Constantine's Sword is a documentary about the relationship between the Christian churches and the Jews and between the church and the military. It's a really poorly done film about a worthy subject. Sort of. I mean, the stated subject of the film is interesting. The actual subject of the film is kind of silly and gross. Basically you have this guilty Catholic guy who basically crawled out from under a rock one day and was horrified to learn that all sorts of things happen in the world and now how was he going to cope with his guilt on account of being a Catholic with bushy, out of control eyebrows. Some of it gets really silly. I didn't finish it on account of sleep seemed preferable to watching the rest of it so maybe it got less glib and superficial and narcissistic as it went on. It would have been nice to see a better movie on the subject. Maybe this one could be edited to be a better film. D+
Moon seemed kind of like a low budget amalgam of familiar ideas. I feel kind of ambivalent about it. It's like, I wanted to like it but it didn't really seem to follow through for me and there seemed to be a couple of things that seemed illogical to me at the end. Although I was getting tired by that point so it's possible I missed something. I felt like I needed to watch it again but didn't really have the desire to. B-/C+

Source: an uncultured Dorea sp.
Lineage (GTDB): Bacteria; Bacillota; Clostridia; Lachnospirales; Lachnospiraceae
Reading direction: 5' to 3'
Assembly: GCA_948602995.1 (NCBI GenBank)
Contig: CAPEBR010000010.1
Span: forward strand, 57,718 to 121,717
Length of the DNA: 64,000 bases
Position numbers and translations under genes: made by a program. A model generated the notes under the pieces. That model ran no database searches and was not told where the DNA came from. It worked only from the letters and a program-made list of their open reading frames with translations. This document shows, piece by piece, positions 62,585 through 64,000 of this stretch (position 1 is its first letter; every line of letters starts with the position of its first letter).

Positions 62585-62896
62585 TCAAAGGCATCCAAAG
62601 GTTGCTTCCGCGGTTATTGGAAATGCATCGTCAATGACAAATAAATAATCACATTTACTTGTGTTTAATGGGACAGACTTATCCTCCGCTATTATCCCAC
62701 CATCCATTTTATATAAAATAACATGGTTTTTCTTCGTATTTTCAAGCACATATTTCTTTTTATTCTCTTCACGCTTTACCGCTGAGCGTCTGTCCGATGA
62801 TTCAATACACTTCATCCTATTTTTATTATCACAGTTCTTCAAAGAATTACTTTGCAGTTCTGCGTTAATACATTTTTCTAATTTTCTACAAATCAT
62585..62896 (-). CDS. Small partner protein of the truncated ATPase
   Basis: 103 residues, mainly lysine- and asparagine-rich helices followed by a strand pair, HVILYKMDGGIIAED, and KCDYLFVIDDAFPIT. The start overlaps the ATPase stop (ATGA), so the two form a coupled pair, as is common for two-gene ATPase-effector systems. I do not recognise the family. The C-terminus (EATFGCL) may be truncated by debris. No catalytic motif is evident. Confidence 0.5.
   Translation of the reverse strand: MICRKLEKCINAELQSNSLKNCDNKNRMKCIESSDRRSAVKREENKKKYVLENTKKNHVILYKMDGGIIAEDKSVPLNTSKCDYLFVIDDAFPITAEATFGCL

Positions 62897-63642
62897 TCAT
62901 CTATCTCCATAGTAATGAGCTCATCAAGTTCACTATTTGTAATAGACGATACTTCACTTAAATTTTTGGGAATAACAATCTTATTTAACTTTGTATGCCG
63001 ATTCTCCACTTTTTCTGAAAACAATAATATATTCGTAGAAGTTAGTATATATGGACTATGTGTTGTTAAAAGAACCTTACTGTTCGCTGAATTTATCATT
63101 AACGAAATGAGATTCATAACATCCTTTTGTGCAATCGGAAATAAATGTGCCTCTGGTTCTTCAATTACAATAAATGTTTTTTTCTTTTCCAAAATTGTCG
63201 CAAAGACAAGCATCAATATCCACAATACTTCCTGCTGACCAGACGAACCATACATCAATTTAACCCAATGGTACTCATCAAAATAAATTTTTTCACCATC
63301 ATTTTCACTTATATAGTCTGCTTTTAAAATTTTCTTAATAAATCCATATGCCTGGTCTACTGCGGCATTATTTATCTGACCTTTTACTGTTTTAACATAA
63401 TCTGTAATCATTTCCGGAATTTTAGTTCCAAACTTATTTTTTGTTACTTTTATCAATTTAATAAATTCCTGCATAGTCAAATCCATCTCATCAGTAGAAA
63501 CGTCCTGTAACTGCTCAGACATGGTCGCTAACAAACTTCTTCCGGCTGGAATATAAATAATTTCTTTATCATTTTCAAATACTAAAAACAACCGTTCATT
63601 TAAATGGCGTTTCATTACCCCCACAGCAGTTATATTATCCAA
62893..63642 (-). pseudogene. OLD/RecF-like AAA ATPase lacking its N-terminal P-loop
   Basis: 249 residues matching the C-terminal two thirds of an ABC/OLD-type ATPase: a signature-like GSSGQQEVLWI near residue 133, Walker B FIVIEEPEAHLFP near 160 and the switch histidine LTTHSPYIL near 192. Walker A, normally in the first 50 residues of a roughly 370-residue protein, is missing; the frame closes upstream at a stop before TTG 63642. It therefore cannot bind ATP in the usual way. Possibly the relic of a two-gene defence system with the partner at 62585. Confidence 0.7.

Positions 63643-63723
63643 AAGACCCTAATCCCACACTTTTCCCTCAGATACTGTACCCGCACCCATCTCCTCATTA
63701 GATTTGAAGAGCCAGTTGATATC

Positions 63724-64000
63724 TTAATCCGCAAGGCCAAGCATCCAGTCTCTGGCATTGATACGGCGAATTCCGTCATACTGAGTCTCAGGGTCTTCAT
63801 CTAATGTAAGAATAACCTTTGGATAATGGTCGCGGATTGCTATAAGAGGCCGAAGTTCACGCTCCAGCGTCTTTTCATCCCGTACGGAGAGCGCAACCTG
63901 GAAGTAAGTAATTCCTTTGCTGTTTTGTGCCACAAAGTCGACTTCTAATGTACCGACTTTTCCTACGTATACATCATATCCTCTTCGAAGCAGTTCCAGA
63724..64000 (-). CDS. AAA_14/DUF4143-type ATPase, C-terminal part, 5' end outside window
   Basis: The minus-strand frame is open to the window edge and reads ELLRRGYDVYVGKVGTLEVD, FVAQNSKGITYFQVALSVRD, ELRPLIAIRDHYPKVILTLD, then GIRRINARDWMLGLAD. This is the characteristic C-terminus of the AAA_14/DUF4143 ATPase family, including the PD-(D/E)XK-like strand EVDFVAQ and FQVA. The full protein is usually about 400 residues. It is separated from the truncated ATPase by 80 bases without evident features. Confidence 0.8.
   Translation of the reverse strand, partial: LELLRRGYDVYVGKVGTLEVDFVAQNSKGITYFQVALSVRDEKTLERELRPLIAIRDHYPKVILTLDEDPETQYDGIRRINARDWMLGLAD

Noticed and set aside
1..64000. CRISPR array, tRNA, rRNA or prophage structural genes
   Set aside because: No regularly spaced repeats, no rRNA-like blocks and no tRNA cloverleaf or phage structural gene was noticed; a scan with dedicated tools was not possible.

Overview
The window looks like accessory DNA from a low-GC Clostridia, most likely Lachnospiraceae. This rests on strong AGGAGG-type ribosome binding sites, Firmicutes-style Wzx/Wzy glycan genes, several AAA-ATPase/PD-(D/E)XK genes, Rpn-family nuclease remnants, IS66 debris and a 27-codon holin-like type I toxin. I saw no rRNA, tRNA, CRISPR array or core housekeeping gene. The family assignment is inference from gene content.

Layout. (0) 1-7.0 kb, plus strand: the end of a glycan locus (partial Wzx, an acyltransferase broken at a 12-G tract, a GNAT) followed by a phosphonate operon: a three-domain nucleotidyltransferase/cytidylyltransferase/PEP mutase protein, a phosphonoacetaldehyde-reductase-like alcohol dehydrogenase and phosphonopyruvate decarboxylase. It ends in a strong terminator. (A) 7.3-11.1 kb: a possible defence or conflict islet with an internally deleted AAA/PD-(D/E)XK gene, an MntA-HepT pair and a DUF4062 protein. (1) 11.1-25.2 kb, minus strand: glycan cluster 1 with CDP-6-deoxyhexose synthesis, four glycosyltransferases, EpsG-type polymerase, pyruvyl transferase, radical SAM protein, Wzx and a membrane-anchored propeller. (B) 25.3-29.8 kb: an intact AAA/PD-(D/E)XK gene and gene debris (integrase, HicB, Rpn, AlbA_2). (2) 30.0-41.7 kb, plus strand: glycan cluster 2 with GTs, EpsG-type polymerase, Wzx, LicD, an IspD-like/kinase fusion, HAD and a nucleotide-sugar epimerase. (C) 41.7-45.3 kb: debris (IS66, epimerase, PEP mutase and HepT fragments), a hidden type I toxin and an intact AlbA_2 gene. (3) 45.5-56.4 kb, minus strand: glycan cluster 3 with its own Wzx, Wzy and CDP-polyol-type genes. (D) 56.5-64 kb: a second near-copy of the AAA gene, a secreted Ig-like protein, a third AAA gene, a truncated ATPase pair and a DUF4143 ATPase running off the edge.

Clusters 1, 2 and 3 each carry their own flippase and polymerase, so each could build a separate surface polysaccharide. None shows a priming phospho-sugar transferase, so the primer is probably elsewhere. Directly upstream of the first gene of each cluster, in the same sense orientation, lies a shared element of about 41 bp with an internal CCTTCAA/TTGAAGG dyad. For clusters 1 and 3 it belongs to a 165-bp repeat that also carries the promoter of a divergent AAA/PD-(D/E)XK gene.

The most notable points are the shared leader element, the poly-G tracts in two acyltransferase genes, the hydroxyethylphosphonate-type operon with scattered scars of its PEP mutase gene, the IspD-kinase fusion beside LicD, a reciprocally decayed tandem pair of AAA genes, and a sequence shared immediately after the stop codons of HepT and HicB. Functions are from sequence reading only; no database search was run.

When I returned Moon to the video store I rented the four Pedro Almodovar movies I hadn't seen, on a whim when they were out of In the Loop. I watched them in chronological order so I started with his first (theatrically released) feature film Pepi, Luci, Bom.... It was kind of raw. I get the references to Paul Morrissey and John Waters and it really reminded me of German director Rosa von Praunheim. It's about these assorted women, though Carmen Maura seems to be the main protagonist. She's a drug dealer saving her virginity so she can sell it until she gets raped by a cop after she tempts him with her vagina when he's fixing to bust her for her pot plants. She seeks revenge and hooks up with the wife, a latent masochist, whom she hooks up with her 16 year old friend the punk singer. Hilarity ensues. It doesn't follow a conventional narrative path but it's relatively entertaining. B-
Next up was his second film, Labyrinth of Passion. It's kind of a patchwork of the demimonde of Madrid and it plays like an outsider screwball comedy. It has drug addicts, perverts, terrorists, new wave punk bands, even the director himself performing as a sort of new wave emcee. It's kind of long-winded but I found this one really entertaining and it reminded me even more of Rosa von Praunheim. B
still more to follow...